There are not a lot of issues on which I disagree with Dan Savage, but this is one of ’em.
“You are right that there is an issue here,” Sandeep Kaushik, spokesperson for the I-1077 (and Stranger alum), writes in an email. “We are working on it now to find a way to make sure, if I-1077 passes, that domestic partners are treated fairly under the law.”
Trust us, says Kaushik, we’ll fix this discriminatory law if it passes, somehow or other. Better to fix it now, before it passes, by refiling.
Yeah, well, I agree that the measure’s reference to “married couples” rather than “domestic partners” potentially ends up being inadvertently discriminatory, and would need to be fixed on passage, but Dan’s insistence that the initiative be refiled is simply impractical.
You can pretty much bet that the Republican Secretary of State and the Republican Attorney General would consume the full time alloted to perform their statutory duties on an income tax measure they surely oppose, and that other opponents of the measure would challenge the ballot title to drag the process out even further. It could be more than a month before petitions for a refiled initiative were back out on the streets, leaving little more than a few weeks to collect 300,000 signatures.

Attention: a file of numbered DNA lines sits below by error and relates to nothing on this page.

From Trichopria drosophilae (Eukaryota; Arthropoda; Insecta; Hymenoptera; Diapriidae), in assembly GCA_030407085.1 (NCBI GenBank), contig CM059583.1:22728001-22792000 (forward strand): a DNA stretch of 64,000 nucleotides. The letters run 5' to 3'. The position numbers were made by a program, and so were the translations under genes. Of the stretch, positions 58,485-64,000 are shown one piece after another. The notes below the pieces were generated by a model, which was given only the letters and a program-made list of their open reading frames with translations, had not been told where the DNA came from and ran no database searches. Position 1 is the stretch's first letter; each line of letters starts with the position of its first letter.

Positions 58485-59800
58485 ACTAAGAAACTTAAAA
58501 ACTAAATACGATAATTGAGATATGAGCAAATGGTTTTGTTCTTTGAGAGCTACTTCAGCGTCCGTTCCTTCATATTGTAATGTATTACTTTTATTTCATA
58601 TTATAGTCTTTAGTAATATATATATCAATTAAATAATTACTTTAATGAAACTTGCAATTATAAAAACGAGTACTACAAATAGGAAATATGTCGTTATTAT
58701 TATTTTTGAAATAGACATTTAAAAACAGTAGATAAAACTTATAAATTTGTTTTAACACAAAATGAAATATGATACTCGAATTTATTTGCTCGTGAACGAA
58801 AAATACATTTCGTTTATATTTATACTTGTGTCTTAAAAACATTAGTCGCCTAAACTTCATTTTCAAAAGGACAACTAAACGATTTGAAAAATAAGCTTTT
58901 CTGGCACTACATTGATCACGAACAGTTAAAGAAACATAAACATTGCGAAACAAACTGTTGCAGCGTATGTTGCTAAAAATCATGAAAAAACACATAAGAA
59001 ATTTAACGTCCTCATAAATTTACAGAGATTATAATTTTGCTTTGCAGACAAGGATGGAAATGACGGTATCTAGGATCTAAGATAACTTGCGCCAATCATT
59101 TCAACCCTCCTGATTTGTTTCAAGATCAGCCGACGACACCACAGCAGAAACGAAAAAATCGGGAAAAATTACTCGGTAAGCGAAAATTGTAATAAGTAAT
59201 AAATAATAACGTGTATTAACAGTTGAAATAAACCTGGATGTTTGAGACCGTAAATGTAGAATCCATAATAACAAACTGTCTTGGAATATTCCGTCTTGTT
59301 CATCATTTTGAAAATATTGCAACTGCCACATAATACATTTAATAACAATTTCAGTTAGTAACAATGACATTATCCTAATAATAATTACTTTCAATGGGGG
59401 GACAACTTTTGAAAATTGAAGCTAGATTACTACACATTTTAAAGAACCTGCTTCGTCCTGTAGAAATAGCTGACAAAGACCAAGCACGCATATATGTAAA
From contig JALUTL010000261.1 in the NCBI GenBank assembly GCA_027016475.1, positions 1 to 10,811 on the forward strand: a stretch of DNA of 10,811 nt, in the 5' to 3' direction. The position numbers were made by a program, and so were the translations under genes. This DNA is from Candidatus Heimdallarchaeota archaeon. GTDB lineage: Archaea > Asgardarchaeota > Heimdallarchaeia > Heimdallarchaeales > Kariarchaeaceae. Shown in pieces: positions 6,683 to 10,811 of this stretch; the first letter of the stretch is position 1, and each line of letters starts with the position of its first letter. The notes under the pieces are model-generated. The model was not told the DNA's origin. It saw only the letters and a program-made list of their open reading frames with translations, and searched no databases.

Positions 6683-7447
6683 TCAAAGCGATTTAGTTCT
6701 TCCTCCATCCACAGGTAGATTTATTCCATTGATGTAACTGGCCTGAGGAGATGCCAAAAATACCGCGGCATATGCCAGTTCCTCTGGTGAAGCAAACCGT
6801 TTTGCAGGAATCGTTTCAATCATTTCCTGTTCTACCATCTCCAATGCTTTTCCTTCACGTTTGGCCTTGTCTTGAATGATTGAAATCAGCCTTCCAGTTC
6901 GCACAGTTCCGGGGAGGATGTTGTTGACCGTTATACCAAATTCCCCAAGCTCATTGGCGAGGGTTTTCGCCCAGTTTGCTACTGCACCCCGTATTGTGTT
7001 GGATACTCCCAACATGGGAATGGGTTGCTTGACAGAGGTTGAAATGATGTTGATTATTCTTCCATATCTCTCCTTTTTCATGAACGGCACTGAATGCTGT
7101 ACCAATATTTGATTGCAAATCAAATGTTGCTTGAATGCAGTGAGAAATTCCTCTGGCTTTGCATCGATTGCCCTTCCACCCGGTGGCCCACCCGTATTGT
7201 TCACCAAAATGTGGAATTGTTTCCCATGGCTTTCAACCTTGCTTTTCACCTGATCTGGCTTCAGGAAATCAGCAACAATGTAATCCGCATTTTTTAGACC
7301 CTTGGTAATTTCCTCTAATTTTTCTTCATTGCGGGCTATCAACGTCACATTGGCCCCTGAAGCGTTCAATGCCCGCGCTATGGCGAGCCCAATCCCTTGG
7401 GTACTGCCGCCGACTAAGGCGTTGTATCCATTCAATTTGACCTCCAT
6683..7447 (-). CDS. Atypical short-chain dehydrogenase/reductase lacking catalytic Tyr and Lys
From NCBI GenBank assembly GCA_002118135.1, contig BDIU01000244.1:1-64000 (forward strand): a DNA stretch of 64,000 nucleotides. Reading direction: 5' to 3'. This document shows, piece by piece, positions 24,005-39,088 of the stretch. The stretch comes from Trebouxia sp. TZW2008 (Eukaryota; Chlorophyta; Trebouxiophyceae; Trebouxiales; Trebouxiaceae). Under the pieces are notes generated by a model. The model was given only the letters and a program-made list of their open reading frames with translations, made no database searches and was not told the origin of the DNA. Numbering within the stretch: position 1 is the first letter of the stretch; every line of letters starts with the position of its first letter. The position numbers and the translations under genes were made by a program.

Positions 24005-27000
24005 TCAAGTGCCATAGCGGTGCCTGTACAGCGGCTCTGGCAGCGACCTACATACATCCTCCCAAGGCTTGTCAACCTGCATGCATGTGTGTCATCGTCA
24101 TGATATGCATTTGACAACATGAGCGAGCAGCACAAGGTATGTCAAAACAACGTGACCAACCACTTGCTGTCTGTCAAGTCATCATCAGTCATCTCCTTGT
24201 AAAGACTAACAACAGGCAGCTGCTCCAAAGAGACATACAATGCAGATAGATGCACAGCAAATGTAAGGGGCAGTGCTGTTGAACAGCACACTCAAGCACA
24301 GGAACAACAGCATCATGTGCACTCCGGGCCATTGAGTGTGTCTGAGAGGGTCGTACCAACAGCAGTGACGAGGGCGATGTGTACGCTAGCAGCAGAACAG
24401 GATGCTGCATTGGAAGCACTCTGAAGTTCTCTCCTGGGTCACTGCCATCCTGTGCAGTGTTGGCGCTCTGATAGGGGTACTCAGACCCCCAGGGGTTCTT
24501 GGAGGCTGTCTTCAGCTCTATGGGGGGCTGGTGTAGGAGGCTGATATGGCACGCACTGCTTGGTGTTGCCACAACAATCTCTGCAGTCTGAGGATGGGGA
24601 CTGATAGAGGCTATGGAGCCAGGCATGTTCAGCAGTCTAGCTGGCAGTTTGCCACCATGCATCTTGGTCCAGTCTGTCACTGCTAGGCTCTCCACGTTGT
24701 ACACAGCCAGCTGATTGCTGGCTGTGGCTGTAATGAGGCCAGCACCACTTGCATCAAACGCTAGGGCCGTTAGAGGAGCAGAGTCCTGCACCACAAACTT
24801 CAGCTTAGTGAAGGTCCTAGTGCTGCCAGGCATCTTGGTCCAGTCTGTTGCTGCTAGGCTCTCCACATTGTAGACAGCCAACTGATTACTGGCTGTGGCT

Refile the initiative and you could kill our best chance at progressive tax reform in nearly eighty years.
Besides, it’s not the language of I-1077 that is discriminatory, but rather, the language of our state and federal so-called Defense of Marriage Acts. Fix those, and we have no problem.
So my suggestion to Dan is not to stop pressuring on this issue, but to use his soapbox realistically. Use I-1077 as an opportunity to push for the repeal of our state DOMA, and the passage of legal recognition of same-sex marriage. Or less ambitiously… perhaps Dan could just trust the LGBT community’s allies in the broader progressive community to do the right thing should I-1077 pass, in the same way that we’ve fought hard to do the right thing on LGBT issues over the past half decade.
Yes, Sandeep is asking you to trust us. Well, have we ever given you any indication that you can’t?
You have our backs, and we’ll have yours. But to jeopardize passage of such an important piece of progressive legislation over this one fixable, if symbolic flaw, is to jeopardize the unity of the progressive community as a whole.